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Phys Ther Sport. 2009 Aug;10(3):91-6. doi: 10.1016/j.ptsp.2009.03.001. Epub 2009 Apr 3.

Hypermobility, injury rate and rehabilitation in a professional football squad--a preliminary study.

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UCL Training Ground, London Colney, Hertfordshire AL2 1BZ, UK.



To determine if joint hypermobility is a risk factor for injury in a professional football squad. Primary objectives were to estimate the prevalence of hypermobility amongst a professional football squad and to undertake an audit of injuries sustained over a season. Secondary objectives were to relate the injury audit findings and hypermobility levels to time missed through injury, assessed by training days and competitive first team games missed after musculo-skeletal injury.


Increasing levels of joint hypermobility may result in an increased risk of injury in a contact sport such as professional football.


A prospective observational study consisting of the Beighton joint hypermobility screen and an injury audit (season 2007/8).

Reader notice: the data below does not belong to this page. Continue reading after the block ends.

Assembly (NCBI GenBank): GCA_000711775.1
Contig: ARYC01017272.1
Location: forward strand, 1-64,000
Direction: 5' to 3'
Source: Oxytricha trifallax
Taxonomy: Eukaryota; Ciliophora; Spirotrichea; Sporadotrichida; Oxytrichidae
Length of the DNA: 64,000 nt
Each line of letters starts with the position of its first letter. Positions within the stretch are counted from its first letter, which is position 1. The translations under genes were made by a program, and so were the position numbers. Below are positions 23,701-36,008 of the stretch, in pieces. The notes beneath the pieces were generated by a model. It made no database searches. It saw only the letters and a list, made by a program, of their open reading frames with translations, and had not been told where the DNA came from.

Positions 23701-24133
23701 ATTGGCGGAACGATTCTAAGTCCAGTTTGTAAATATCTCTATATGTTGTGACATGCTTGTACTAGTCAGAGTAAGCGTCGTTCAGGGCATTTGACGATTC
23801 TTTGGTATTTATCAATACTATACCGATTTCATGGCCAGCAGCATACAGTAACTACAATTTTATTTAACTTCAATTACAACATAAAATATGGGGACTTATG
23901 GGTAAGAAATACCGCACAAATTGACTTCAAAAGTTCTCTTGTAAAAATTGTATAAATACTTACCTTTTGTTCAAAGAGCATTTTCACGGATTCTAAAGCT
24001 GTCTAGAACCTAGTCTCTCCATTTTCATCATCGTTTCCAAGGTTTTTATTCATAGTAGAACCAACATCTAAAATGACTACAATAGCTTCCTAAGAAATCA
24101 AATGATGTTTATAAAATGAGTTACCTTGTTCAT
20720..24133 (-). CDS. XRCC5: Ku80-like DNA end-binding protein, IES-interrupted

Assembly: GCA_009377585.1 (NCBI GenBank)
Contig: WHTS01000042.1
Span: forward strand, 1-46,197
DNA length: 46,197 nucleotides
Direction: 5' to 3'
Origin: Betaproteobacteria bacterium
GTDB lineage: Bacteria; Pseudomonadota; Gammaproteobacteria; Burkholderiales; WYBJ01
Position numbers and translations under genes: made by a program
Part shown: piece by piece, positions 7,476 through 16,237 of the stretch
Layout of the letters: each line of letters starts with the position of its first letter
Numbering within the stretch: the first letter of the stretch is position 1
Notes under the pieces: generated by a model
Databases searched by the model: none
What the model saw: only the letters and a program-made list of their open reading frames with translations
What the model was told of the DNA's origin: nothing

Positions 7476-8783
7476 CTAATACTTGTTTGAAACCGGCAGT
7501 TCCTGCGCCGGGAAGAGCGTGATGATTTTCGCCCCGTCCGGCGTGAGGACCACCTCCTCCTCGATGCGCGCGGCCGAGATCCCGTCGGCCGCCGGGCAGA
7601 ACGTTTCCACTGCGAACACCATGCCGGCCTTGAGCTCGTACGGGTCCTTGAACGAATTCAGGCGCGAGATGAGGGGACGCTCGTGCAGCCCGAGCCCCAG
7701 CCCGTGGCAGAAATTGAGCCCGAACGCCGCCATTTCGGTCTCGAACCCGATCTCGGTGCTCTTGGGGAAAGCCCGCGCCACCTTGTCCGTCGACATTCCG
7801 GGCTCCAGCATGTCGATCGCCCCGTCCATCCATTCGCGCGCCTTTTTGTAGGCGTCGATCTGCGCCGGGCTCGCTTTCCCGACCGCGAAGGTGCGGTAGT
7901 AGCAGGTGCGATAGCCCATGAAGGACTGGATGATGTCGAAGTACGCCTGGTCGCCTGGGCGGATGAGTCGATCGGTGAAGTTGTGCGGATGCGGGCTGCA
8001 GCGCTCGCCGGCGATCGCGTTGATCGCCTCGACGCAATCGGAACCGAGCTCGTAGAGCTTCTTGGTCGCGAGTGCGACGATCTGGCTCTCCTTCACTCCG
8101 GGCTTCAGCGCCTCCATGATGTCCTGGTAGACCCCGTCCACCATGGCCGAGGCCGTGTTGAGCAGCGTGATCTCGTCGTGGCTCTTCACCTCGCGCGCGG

A second tier, English professional football club.


Thirty-three male professional footballers aged 18-35 years.


The Beighton joint hypermobility screen and a seasonal injury audit.


The prevalence of joint hypermobility was found to be between 21 and 42% depending on the cut-off score used for the Beighton scale. Similar injury rates were found in both the hypermobile and non-hypermobile participants (6.2 as compared to 6.3 injuries/1000 h exposure respectively). Once injured, the hypermobile group showed a tendency towards missing more competitive first team games (12 as compared to 5/season in non-hypermobiles) and training days (71 as compared to 31 days/season in non-hypermobiles). These findings were not statistically significant.


The prevalence of joint hypermobility in a cohort of professional footballers is comparable to previous studies in athletic populations and is dependent upon which Beighton cut-off score is selected. It may be inferred from this preliminary study that the return to play timescales in hypermobile individuals may be extended so as to minimise the potential risk of re-injury and limit the socioeconomic costs associated with time out of competition.

[Indexed for MEDLINE]

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